George Bush’s (and many others’) Road to Serfdom

I’m about to attempt to violate one of my own rules. The rule is thus: any political work that apes the name of a more famous work is usually pretentious and much less valuable than the original work. So hopefully this post is more worthwhile than The Work of Nations.

Over at Just Well Mixed, Jason argues that evangelical Christians uncomfortably resemble the Islamicists they oppose. He further surmises that there may well be a well of Americans who are ready for a charismatic leader to fall in line behind.

It struck me that his argument was essentially the same warning sounded by a guy he would otherwise not agree with much, Freidrich Hayek. In his The Road to Serfdom (abridged version PDF), he argues:

The author has spent about half his adult life in his native Austria, in close touch with German thought, and the other half in the United States and England. In the latter period he has become increasingly convinced that some of the forces which destroyed freedom in Germany are also at work here.

The very magnitude of the outrages committed by the National Socialists has strengthened the assurance that a totalitarian system cannot happen here. But let us remember that 15 years ago the possibility of such a thing happening in Germany would have appeared just as fantastic not only to nine-tenths of the Germans themselves, but also to the most hostile foreign observer.

This is from the April 1945 condensed version published by Reader’s Digest.

Hayek’s main argument is that enhancing the power of the state at the expense of individual liberty provides the tools that later evildoers appropriate for their own purposes. Absent such tools, they would at best have a limited following. Socialism was Hayek’s primary bugaboo at the time. Has George W. Bush found a new road to serfdom?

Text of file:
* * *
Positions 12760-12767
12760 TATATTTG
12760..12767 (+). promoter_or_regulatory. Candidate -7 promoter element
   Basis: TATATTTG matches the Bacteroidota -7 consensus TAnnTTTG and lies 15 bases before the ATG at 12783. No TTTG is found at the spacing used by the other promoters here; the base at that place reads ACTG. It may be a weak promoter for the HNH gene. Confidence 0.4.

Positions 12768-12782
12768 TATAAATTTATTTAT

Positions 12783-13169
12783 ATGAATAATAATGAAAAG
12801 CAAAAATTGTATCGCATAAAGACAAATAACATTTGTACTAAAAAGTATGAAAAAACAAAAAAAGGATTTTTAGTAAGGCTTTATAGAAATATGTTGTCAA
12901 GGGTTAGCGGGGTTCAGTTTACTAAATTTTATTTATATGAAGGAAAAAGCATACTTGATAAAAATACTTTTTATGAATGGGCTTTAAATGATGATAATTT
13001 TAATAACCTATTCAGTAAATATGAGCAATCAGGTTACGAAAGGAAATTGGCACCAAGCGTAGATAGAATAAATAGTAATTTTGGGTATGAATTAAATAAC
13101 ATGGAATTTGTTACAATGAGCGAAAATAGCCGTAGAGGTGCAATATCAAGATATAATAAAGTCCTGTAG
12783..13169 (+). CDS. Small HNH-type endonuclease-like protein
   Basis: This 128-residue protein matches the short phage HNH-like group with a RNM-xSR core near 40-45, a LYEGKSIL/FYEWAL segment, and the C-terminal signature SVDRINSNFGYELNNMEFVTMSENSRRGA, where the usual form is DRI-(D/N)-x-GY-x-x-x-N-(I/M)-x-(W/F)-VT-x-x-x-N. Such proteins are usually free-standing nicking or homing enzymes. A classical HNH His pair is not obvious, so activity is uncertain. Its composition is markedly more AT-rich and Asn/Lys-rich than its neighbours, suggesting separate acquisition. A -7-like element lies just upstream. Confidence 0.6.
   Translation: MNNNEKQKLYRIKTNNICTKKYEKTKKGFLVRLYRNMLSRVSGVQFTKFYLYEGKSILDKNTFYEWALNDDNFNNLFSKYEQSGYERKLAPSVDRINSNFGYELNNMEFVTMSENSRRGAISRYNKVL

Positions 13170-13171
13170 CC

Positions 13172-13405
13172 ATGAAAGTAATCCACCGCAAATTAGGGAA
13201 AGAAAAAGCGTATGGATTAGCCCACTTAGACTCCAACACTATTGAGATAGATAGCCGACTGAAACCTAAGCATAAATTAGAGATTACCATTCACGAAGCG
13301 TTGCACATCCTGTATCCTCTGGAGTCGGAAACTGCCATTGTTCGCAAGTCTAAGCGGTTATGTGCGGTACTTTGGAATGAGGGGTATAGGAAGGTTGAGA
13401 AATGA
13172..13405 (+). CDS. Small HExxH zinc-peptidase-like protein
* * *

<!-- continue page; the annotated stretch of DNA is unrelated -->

Yes and no. Bush cannot be argued to seriously resemble Kim Il Sung, Mao, Pol Pot, or any of the other dictators who are arguably the intellectual heirs of Stalin, and no modern capitalist democracy has come under the sway of a dictator in manner Hitler did–and, pace’s more vociferous contributors, Bush doesn’t resemble Hitler much either.

Still, Bush has definitely used the power of the state to further his own aims, and he has expanded the power he wields. We even now see warrantless arrests and detention without trial (though hopefully the Supreme Court has put an end to the latter), both developments that would have alarmed Hayek. However, Bush, also pace, has not yet subverted the electoral system in as drastic a way as happened in the 30s in Germany.

Conversely, can you accuse liberals of having aided and abetted GWB’s rise to power as illustrated in this pamphlet version of Hayek’s work?

Again, yes and no. The U.S. still doesn’t look as socialist today as it did in the waning days of FDR, when he had rebuilt much of his nationalization of the American workforce from the Depression (parts of which were struck down by the Supreme Court) under the guise of war planning. We do not have labor and production allocation planning boards. Our last flirtation with price controls were, ironically, under Nixon and were a dramatic failure. Nobody to the right of Ralph Nader is calling for comprehensive price controls, though some are starting to send up trial balloons about price controls for drugs and/or health care. The last attempt at production planning boards, Hillary Clinton’s health care nationalization plan, was a political disaster that cost Democrats Congress.